Mon, Feb 14, 2005 - Page 8 News List

Taiwan must start speaking up

By Hao Pei-chih 郝培芝

China has been heavily promoting its proposed anti-secession legislation. This fact does not only indicate a significant change of direction in China's policy toward Taiwan, it has also added a number of variables to the cross-strait equation. We should start taking account of these factors and prepare our response.

Internally, the formulation of the anti-secession law represents a departure from the conventional channels of cross-strait affairs (such as the Taiwan Affairs Office of the State Council), to be replaced by direct control of the central leadership acting through the National People's Congress. The fact that this is possible is the result of Chinese President Hu Jintao's (胡錦濤) concessions to the military during his power struggle with predecessor Jiang Zemin (江澤民).

Regarding the cross-strait relationship, the fact that the proposed anti-secession law followed so closely on the heels of Taiwan's recent legislative elections, indicates that Beijing is no longer willing to waste time over the so-called "92 consensus" and has now established a new basis for the relationship.

The reason that the anti-secession law is important for cross-strait relations is as follows. Beijing aims, through the passage of a law, to unilaterally define the cross-strait status quo, and also define the nature of Taiwan independence. The goal is to prevent Taiwan independence through use of the judiciary, laying the foundation for legitimizing the use of forceful measures in the future.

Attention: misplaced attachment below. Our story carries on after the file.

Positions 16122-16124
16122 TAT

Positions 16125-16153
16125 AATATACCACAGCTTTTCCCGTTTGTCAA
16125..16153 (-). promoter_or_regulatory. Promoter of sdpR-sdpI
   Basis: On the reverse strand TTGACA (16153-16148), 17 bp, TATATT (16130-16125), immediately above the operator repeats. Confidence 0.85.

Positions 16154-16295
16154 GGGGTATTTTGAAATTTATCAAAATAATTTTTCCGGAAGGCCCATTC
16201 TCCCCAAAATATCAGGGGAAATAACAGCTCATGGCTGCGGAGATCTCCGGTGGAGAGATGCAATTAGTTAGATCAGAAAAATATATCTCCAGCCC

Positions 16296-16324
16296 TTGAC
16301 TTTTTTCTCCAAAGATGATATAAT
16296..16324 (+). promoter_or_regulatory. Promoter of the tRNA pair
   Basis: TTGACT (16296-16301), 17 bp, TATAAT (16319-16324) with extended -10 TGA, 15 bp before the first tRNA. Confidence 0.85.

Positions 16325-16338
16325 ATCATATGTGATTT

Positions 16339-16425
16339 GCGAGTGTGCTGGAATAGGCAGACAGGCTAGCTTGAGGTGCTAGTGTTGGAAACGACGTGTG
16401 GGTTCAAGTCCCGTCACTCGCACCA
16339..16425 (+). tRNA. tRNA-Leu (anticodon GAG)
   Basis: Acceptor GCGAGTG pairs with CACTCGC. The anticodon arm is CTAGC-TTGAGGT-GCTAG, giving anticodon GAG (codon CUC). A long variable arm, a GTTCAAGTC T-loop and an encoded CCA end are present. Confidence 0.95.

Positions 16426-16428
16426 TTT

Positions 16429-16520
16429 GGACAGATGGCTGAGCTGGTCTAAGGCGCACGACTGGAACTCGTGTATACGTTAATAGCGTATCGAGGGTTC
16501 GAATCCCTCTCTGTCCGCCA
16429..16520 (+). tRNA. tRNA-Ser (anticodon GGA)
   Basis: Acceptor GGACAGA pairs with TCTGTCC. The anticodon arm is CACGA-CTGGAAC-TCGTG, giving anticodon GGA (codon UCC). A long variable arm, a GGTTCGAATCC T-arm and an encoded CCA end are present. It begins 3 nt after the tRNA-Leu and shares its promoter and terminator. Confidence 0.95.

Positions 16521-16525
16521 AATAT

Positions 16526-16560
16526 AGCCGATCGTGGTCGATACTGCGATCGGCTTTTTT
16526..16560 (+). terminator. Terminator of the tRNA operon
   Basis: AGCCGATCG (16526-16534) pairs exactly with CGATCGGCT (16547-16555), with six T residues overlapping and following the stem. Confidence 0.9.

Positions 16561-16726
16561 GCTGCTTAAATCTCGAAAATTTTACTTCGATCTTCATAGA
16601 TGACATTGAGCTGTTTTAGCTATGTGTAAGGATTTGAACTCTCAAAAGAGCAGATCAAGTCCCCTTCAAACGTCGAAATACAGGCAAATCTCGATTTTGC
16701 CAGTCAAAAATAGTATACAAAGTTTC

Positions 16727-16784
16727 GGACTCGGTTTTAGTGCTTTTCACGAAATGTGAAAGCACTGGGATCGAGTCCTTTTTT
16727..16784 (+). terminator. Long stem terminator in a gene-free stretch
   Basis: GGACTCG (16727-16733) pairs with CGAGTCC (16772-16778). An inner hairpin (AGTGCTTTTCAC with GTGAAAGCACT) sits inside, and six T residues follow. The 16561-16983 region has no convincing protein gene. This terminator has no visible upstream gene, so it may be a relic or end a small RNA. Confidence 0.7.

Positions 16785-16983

The first incarnation of this law was as a "unification law." By altering it to become an "anti-secession law," China is making a politically significant change to how it defines the status quo in the Taiwan Strait.

In addition, the law will also serve to clarify the definition of Taiwan independence, and thereby criminalize activism to this end. Beijing hopes that the threat of this legal injunction will be sufficient to prevent further development of independence activities, while also indirectly informing Taiwan's leadership of the limits of Beijing's tolerance. In the short term, the purpose of this law is to undermine any policy-related activity in Taiwan; in the middle-term it aims to force Taiwan to accept "one China" as a structure for negotiations, and in the long term it is providing itself with an excuse should it decide to use military force. It also arrogates to itself the right to explain or interpret any breakdown in the status quo.

The proposed "anti-secession law" is also an indication of China's growing confidence and ability as a practitioner of superpower diplomacy. Even as Beijing has actively sought to define the political environment in East Asia, it has also started to build up the resources and systems to underpin its superpower diplomacy and build up international leverage to deal with the Taiwan problem. China is simultaneously pushing the Taiwan issue internationally and domestically to realize its vision of "one China" on the international stage.

Internationally, China's policy is to exchange market benefits for political advantage, strengthening the recognition given by major international players to the concept of "one China." Beijing has recently signed free-trade agreements (FTAs) with a number of East Asian countries, and in each case has demanded that signatories to these FTAs do not sign similar agreements with Taiwan, and that they accept the "one China" principle.

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